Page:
Pressure Sensors and Safe Drinking Water Systems

Welcome to All Sensors “Put the Pressure on Us” blog. This blog brings out pressure sensor aspects in a variety of applications inspired by headlines, consumer and industry requirements, market research, government activities, and you.

Pressure Sensors and Safe Drinking Water Systems

Surprisingly, with all the water on planet Earth, less than 1% of all water is fresh and accessible. To ensure a fresh water supply, International Standard / American National Standard “NSF/ANSI 61 Drinking Water System Components – Health Effects” was initially adopted in June 1988 and has been revised and updated frequently with the most recent version revised December 2021. This Standard establishes minimum health effects requirements for the chemical contaminants and impurities that are indirectly imparted to drinking water from products, components, and materials used in drinking water systems.

The standard defines a point-of-entry (POE) system as a system with a minimum initial clean-system flow rate of no less than 15 L/min at 103 kilopascals pressure drop and 18 ± 5 °C water temperature (not less than 4 gal/min at 15 psig pressure drop and 65 ± 10 °F water temperature) used to treat the water supply at a building or facility for drinking, washing, and flushing or for other non-consumption water supply purposes. A pressure sensor from All Sensors’ media isolated SPA 402 family could measure and verify these pressure levels as part of a safe water supply.

All Sensors | SPA 402 Series

Do you have a pressure sensing question? Let us know and we’ll address it in an upcoming blog.
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Media Isolated Pressure Sensors

Welcome to All Sensors “Put the Pressure on Us” blog. This blog brings out pressure sensor aspects in a variety of applications inspired by headlines, consumer and industry requirements, market research, government activities and you. In this blog we’ll be discussing media isolated pressure sensors.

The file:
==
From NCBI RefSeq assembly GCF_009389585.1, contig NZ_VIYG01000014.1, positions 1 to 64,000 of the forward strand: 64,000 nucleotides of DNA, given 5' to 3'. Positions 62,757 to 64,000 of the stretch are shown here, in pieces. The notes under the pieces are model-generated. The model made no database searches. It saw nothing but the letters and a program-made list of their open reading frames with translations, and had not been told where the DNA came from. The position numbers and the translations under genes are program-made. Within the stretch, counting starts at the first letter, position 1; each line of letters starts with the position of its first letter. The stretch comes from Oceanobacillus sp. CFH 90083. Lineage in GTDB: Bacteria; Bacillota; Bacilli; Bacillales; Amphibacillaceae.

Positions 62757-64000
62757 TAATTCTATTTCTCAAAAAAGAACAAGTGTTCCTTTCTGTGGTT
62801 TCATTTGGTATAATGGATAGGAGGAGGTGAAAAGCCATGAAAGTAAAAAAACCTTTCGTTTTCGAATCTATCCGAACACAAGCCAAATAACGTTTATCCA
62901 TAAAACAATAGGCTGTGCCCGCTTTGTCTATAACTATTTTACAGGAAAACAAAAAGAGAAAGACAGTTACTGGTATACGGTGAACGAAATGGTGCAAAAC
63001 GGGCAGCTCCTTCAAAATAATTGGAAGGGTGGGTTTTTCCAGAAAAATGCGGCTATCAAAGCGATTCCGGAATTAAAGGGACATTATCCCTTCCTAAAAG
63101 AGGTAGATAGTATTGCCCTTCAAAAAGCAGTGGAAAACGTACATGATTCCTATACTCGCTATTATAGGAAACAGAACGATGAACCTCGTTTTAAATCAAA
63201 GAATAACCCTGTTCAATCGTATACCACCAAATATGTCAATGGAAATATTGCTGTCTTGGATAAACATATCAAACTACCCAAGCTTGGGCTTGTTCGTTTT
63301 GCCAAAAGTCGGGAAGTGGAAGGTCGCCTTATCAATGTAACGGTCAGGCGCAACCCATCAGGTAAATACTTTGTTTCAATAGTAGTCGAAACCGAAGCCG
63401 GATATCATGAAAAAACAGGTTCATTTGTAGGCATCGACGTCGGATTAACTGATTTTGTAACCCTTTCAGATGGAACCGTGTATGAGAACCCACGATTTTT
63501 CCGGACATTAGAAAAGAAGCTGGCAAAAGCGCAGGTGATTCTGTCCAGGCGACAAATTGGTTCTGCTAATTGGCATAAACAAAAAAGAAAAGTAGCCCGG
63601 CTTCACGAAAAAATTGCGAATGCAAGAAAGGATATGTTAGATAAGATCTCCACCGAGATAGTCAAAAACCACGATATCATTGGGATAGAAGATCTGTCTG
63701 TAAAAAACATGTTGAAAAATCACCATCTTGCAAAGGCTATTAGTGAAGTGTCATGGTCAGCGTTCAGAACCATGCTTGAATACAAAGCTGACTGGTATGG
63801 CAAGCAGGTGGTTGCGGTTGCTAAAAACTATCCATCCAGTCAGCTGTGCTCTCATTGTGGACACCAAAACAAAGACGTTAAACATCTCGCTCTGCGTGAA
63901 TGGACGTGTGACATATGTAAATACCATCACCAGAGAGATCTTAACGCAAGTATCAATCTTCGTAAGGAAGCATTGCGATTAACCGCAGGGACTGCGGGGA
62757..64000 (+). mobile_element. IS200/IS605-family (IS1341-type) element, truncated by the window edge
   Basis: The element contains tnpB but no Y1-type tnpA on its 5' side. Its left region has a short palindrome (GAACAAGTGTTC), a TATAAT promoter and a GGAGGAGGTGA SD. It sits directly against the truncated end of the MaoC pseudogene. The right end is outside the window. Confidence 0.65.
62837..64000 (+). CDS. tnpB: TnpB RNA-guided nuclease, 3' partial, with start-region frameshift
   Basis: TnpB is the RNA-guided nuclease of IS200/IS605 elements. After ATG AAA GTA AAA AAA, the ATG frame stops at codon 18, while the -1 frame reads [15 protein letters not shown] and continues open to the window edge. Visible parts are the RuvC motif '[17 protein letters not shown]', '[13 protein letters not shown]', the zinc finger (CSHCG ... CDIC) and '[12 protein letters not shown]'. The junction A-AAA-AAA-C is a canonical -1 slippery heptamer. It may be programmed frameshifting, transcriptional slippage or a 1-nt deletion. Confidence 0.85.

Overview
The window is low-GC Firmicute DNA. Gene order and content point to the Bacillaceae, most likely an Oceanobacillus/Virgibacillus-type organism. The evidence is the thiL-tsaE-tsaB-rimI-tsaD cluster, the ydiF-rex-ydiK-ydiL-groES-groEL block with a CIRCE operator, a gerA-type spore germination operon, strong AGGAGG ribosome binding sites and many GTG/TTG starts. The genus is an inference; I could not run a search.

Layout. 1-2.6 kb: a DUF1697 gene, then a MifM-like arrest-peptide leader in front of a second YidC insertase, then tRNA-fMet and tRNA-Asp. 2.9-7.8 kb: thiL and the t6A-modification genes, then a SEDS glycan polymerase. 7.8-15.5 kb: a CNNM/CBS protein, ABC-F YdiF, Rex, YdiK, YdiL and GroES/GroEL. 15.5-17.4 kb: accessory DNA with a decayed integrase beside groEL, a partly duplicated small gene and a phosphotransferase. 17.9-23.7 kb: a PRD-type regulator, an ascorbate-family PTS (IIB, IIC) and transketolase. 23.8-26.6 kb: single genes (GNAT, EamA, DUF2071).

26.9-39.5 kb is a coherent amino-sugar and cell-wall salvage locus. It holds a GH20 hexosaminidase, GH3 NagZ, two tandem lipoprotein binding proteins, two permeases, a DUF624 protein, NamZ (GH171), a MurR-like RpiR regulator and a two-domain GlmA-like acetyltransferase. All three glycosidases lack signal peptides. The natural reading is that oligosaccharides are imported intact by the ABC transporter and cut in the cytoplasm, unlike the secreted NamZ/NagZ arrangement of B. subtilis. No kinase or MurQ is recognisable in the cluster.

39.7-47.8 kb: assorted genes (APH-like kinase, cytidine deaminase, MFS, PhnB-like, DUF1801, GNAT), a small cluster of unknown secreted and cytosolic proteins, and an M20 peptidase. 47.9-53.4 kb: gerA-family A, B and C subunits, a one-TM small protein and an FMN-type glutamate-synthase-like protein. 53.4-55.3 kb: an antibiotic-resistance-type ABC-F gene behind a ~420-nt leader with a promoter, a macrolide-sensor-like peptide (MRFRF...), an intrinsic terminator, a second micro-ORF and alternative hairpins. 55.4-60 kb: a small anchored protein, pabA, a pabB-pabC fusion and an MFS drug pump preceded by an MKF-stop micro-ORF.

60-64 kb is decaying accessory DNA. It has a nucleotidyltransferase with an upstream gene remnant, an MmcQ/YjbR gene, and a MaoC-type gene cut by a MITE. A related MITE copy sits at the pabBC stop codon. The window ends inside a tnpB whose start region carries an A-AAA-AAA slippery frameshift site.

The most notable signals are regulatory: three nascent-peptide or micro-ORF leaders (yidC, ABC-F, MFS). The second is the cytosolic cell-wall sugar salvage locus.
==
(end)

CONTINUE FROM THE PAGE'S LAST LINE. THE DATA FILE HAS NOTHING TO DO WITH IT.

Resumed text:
Media Isolated Pressure Sensors

Unlike many other sensor applications, pressure sensors frequently have to contact some pretty nasty chemicals. Sensor manufacturers usually qualify their sensors for restricted usage with statements such as “intended for use with non-corrosive, non-ionic working fluids such as air, dry gases, etc.” This means that the user who has an application that does not meet these criteria, either cannot use a product that meets all the other application requirements or has to take steps to protect the sensor and assume any risk regarding the protection methodology.

In contrast, sensors designed specifically for harsh environments open many new applications in areas including medical, environmental controls, plant and mechanical engineering as well as automotive. In many cases, the technology changes for these more rugged sensors from a silicon, microelectromechanical system (MEMS) material to a ceramic material but still retains a monolithic design. A flush membrane makes it easy to interface these types of pressure sensors to hydraulic fluids and even extends the pressure range up to 6000 PSI. With the CPM 602 series, All Sensors now participates in these more demanding applications.

CPM 602

A ceramic pressure sensor overcomes many of the limitations of silicon-based MEMS pressure sensors.

What do you think/Comments?
Do you have a pressure sensing question? Let me know and I’ll address it in an upcoming blog.
-Han Mai, Senior Marketing Specialist, All Sensors Corporation ([email protected])